EU faces pressure to ban mercury from mouths

EU faces pressure to ban mercury from mouths

LONDON – Mercury is a known poison that can damage the nervous system, so why is it still being used to fill cavities in peoples’ teeth? The European Union is grappling with this issue as it faces pressure to ban mercury-bearing “amalgams” that some patients’ organisations say are dangerous, and counterarguments from dentists and some governments, who say the material is safer and more durable than alternatives.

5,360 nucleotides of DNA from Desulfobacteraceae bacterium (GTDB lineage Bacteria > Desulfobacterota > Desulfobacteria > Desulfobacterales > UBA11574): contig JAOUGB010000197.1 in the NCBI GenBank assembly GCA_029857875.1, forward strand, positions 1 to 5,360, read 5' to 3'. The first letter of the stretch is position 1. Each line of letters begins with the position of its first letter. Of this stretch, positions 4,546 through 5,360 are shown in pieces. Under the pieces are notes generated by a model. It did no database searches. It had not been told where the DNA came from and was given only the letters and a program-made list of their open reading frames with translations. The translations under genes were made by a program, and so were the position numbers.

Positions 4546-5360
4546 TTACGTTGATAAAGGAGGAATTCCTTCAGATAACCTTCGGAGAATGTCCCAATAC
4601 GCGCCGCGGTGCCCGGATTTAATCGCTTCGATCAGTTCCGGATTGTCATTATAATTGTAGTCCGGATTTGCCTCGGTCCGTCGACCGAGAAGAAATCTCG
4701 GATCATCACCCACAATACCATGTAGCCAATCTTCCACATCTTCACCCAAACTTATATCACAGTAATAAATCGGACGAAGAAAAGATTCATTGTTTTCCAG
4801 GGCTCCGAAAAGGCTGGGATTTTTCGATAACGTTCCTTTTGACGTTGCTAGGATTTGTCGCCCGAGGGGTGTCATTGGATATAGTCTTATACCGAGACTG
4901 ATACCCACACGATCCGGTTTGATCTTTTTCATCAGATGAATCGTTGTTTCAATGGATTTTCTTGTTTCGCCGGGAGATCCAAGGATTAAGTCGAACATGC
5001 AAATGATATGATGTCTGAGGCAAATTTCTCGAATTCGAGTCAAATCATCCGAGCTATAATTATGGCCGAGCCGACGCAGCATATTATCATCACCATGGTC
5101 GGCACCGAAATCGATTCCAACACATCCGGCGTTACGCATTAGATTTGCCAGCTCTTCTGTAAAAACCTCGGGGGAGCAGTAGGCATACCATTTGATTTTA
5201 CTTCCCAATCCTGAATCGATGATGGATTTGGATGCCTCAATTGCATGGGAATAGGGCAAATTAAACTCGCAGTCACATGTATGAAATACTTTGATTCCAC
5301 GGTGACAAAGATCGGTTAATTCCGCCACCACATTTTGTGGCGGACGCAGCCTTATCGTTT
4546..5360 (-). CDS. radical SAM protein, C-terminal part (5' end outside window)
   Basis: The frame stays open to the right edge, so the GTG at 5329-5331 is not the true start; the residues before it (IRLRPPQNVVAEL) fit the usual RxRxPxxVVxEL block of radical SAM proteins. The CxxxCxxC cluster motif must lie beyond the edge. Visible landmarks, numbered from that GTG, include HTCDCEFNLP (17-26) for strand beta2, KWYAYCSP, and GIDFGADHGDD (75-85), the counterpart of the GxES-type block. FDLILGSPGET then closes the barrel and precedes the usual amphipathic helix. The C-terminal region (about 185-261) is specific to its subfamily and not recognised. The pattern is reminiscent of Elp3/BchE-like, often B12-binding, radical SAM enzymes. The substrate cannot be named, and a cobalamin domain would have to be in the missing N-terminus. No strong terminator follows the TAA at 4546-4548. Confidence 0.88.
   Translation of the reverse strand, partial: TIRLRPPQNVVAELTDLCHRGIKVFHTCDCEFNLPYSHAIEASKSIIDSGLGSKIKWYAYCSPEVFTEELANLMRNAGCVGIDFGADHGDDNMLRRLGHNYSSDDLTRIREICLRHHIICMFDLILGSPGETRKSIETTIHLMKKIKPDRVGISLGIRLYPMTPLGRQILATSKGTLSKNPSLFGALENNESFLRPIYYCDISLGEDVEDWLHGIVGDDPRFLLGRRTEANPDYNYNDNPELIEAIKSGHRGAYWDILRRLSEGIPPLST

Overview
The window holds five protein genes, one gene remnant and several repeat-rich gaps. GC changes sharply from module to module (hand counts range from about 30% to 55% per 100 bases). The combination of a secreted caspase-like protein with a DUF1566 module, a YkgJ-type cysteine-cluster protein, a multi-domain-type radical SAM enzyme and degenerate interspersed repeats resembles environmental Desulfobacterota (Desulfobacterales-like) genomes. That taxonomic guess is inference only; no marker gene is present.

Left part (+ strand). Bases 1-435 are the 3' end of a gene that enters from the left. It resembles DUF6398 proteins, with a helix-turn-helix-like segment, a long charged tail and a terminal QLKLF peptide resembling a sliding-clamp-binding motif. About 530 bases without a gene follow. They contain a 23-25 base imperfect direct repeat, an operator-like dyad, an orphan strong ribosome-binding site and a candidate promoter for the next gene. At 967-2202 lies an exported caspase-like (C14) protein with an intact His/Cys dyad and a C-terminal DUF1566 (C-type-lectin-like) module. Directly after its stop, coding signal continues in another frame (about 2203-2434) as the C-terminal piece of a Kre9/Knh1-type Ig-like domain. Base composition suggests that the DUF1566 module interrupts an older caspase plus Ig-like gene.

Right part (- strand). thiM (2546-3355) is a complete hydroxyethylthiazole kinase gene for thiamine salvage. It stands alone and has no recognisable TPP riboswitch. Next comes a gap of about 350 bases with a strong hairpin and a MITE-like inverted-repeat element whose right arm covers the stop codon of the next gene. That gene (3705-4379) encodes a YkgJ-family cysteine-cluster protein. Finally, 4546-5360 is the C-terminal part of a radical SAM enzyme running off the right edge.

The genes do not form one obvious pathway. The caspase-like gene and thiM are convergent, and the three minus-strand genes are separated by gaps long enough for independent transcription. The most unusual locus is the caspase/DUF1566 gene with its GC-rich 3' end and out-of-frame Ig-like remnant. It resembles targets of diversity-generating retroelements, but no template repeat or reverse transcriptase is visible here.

The EU has commissioned two working groups to report back by year’s end, one on mercury’s effects on the environment and the other on the link between amalgams and human health. The debate gives rise to strong emotions, particularly from anyone who has suffered from mercury poisoning.”I was off work for 18 months and had a telephone directory of symptoms,” said UK coordinator Michele Payne of the worldwide organisation DAMS (Dental Amalgam Mercury Syndrome).Mercury, which accounts for 50 per cent of an amalgam filling, cannot be degraded and persists in soil, water and living organisms and while high doses can be fatal, relatively low doses have been linked to adverse neuro-development impacts.Most countries advise against use of amalgam for children and pregnant women due to its negative effects on brain development, but patient organisations believe the rest of the population, carrying an average of 2,5 grams in their mouths, is also at risk.The amount may seem small, but it works out to 1 225 tonnes of mercury in the mouths of the population of Europe.”At least one percent of those who have dental amalgam could be affected by mercury,” university teacher Servando Perez Dominguez of the Spanish patients organisation Mercuriados said.One per cent account for some 4,9 million Europeans.”There are other alternatives that are safer …we try to tell people and even politicians as in the end it will be a political decision,” Perez Dominguez said.The list of effects from mercury poisoning goes from mild tremors due to neurological damage and kidney problems to autism and even Alzheimers, according to advocates for a European ban.Others say studies pointing to these symptoms are flawed.”There is no evidence that amalgam fillings cause anybody any sort of illness or unwellness, unless you are truly allergic to the materials in the amalgam fillings in which case removal of the fillings will cure the symptoms,” said Susie Sanderson, chairperson of the British Dental Association.Together with the Brussels-based Council of European Dentists, the association opposes a phase out or ban of amalgam.”It is important we have different materials for patients with different needs,” Mark Beamish, the council’s EU affairs officer, said, adding that some people were allergic to alternative materials such as composites and plastics.The use of amalgam has declined in most European countries as more people opt for aesthetic white composite fillings and in many countries dental hygiene overall has improved, resulting in fewer cavities.Nampa-ReutersThe debate gives rise to strong emotions, particularly from anyone who has suffered from mercury poisoning.”I was off work for 18 months and had a telephone directory of symptoms,” said UK coordinator Michele Payne of the worldwide organisation DAMS (Dental Amalgam Mercury Syndrome).Mercury, which accounts for 50 per cent of an amalgam filling, cannot be degraded and persists in soil, water and living organisms and while high doses can be fatal, relatively low doses have been linked to adverse neuro-development impacts.Most countries advise against use of amalgam for children and pregnant women due to its negative effects on brain development, but patient organisations believe the rest of the population, carrying an average of 2,5 grams in their mouths, is also at risk.The amount may seem small, but it works out to 1 225 tonnes of mercury in the mouths of the population of Europe.”At least one percent of those who have dental amalgam could be affected by mercury,” university teacher Servando Perez Dominguez of the Spanish patients organisation Mercuriados said.One per cent account for some 4,9 million Europeans.”There are other alternatives that are safer …we try to tell people and even politicians as in the end it will be a political decision,” Perez Dominguez said.The list of effects from mercury poisoning goes from mild tremors due to neurological damage and kidney problems to autism and even Alzheimers, according to advocates for a European ban.Others say studies pointing to these symptoms are flawed.”There is no evidence that amalgam fillings cause anybody any sort of illness or unwellness, unless you are truly allergic to the materials in the amalgam fillings in which case removal of the fillings will cure the symptoms,” said Susie Sanderson, chairperson of the British Dental Association.Together with the Brussels-based Council of European Dentists, the association opposes a phase out or ban of amalgam.”It is important we have different materials for patients with different needs,” Mark Beamish, the council’s EU affairs officer, said, adding that some people were allergic to alternative materials such as composites and plastics.The use of amalgam has declined in most European countries as more people opt for aesthetic white composite fillings and in many countries dental hygiene overall has improved, resulting in fewer cavities.Nampa-Reuters

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